After three consecutive years in Orlando, in 1999, the Drum Corps International World Championships moved to Madison, Wisconsin for the fifth time in 15 years.
The confines were familiar and so was the result at the top: a tie between Blue Devils and another corps. Although Phantom Regiment had that honor in 1996, Santa Clara Vanguard played the role this time.
Blue Devils' "Rhythms…at the edge of time" was popular with the audience, but the fans in the stands seemed to really get jazzed by Santa Clara Vanguard's decidedly modernistic "Inventions for a New Millennium," opening with a Philip Glass work that was as risky as it was effective.
The Cavaliers introduced us to the "diamond cutter" drill evolution that had multiple groupings of four horn members alternating spinning around a fixed point while playing. The Cadets took us to their home, "The Big Apple," with the color guard carrying segments of New York taxi cabs. Glassmen repeated in fifth place, the corps' highest finish ever, with a Kodaly show that contained the word "Gold" in the title, just as their 1998 show did. The hometown Madison Scouts wrapped up the top six with "Jesus Christ Superstar," remembered for the segment where the corps marched traditional close-order drill.
New to the top-12 finalists in 1999 were the Boston Crusaders. The corps had been trying to make the Finals since DCI's second season in 1973. After placing 14th three times and being edged out of the top 12 in 1994 by four tenths of a point just outside their hometown in Foxboro, Massachusetts, everything clicked in 1999 and the corps propelled itself into ninth place. The Crusaders have been a finalist ever since.
"A Collection of Symphonic Dances" began with a soft chorale selection from Alfred Reed's immensely popular concert band classic, "Armenian Dances," soon segueing to an immense musical hit that let those in the stands know that this corps had something to say and had been waiting a long time to say it.
Massive burnt orange and gold flags filled the field for a few moments before the corps moved into the body of its show, three dances by the British composer Malcolm Arnold.
"Allegro Risoluto" (from "English Dances, Set 1") was the last of four movements of Arnold's mid-20th Century orchestral suite inspired by English country folk songs. The ending of this piece offered a depth and volume in the brass that fans were unaccustomed to from the corps.
"Vivace" is the second movement from the same suite. One can hear the horns creating the bell tones that are suggested to signal the festivities in a village town. The corps got the effect of the church bells by layering notes of ascending triads (individual notes of a chord) on top of one another, conveying the richness of pealing bells, upon which the melody was overlaid.
A selection from Arnold's "Four Scottish Dances" came next, a thoroughly delightful work of the same decade (1950s) as the previous two pieces, which, like its predecessor suite, was inspired by music from the countryside. Brass players vocalizing the melody introduced "Allegretto," the third movement from the suite.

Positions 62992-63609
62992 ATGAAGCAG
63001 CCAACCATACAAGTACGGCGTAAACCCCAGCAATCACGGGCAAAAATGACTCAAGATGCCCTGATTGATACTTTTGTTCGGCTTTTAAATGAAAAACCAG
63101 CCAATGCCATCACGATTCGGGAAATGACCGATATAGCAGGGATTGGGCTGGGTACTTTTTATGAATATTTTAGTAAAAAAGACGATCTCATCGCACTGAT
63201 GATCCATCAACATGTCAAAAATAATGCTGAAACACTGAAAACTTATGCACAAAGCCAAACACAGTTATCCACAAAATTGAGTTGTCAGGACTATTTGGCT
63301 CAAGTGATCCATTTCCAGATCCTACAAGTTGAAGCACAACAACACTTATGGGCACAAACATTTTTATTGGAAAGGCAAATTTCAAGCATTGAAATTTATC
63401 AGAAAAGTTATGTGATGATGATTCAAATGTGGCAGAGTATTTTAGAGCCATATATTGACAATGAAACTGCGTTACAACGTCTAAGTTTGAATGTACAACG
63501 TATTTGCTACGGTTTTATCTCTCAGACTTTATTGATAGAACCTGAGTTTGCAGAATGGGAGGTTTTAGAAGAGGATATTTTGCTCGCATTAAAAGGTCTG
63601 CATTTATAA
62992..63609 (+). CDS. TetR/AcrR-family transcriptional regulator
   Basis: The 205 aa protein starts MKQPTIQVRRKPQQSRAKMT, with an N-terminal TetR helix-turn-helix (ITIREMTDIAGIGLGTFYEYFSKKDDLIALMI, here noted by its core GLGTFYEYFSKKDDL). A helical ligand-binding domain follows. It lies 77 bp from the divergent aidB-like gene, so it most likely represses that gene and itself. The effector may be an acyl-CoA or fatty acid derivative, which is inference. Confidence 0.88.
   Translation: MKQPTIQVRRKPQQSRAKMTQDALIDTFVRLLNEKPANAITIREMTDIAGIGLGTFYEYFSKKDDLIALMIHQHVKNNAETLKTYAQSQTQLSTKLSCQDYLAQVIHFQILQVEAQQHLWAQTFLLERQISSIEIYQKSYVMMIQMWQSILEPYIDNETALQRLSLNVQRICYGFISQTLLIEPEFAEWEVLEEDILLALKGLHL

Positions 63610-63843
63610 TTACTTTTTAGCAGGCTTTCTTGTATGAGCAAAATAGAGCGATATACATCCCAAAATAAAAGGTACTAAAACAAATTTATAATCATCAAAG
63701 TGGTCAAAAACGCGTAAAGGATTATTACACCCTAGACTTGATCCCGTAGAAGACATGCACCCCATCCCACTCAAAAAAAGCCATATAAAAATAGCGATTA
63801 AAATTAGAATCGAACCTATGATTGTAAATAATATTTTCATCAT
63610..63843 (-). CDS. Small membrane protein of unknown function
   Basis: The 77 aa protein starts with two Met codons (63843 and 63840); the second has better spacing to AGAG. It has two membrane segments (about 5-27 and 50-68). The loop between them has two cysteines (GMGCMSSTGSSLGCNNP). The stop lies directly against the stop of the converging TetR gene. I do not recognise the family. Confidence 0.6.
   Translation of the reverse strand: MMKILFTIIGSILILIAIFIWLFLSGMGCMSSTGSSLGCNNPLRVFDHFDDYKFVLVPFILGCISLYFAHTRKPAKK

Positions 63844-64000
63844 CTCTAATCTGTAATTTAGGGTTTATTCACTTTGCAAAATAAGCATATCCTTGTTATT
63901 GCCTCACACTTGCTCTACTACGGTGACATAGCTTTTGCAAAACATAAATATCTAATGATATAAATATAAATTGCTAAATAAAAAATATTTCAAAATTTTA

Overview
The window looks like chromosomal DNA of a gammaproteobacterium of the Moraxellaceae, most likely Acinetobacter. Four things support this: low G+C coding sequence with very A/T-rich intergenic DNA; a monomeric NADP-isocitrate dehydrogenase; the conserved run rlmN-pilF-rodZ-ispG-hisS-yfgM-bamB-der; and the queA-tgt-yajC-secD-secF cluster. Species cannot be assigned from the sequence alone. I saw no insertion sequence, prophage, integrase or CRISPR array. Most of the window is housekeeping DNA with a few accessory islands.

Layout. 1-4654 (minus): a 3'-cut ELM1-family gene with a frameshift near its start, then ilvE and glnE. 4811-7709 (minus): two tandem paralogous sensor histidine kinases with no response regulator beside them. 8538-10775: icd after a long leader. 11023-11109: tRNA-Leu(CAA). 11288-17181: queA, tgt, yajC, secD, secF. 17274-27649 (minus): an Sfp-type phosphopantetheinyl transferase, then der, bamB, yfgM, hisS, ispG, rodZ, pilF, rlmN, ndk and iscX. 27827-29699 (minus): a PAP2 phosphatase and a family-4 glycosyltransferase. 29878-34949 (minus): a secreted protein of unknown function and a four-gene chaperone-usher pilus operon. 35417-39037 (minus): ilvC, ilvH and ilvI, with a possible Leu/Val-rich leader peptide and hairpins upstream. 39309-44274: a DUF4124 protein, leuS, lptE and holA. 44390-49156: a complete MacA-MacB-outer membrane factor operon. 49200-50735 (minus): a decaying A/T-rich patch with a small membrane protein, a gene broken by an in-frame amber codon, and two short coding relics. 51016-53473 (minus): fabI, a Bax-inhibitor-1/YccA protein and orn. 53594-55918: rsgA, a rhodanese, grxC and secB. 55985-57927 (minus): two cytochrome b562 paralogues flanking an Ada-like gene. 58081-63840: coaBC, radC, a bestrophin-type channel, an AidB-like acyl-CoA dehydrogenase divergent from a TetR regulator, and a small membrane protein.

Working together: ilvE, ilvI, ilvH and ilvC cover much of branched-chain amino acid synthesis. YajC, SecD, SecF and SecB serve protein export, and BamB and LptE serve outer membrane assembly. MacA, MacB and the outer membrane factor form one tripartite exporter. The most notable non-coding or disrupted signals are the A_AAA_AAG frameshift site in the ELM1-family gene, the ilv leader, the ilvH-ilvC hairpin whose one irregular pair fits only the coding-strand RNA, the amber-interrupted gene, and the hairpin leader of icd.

Originally, according to Arnold's own program notes, this piece attempted to give the impression of the sea and mountain scenery on a calm summer's day in the Hebrides, a group of islands off the western coast of Scotland. The color guard interpreted the sweet and somber melody with the angst of being pulled apart from loved ones, playing off the sweet melancholy of the melody.
The final selection was Clifton Williams' "Symphonic Dance No. 3 – Fiesta," one of five dances commissioned of Williams by the San Antonio Symphony Orchestra for its 25th anniversary in 1964. According to Williams, this dance represents, "the pageantry of Latin American celebration — street bands, bull fights, bright costumes, the colorful legacy of a proud people." Three years later, Williams rescored this selection for concert band, the idiom for which it was originally introduced to countless corps members and fans.
The first 50 seconds on the field was entirely from the "Prelude" of H. Owen Reed's classic, "La Fiesta Mexicana," a raucous impression of the ringing of church bells in a Mexican community, well suited as an introduction to the pageantry that Williams' wrote about. "Fiesta" was largely written in a joyous 5/4 meter. Williams wrote that the melodic lines heard in Crusaders' rendition "herald the arrival of an approaching festival," ending in the 4/4 section that provided a home for a brief quote of "Conquest," long the corps' trademark.
The end of the show was presented with a multitude of fast-paced drill evolutions that put the exclamation mark on the corps' first appearance among DCI's top-12 finalists, hinting that the Boston Crusaders planned on staying there for a long time to come.
Michael Boo was a member of the Cavaliers from 1975-1977. He wrote about the drum corps activity for more than 35 years while serving as a staff writer for various Drum Corps International projects. During his lifetime Boo wrote for numerous other publications including an honors-winning book on the history of figure skating. He also was an accomplished composer. Boo passed away in 2020.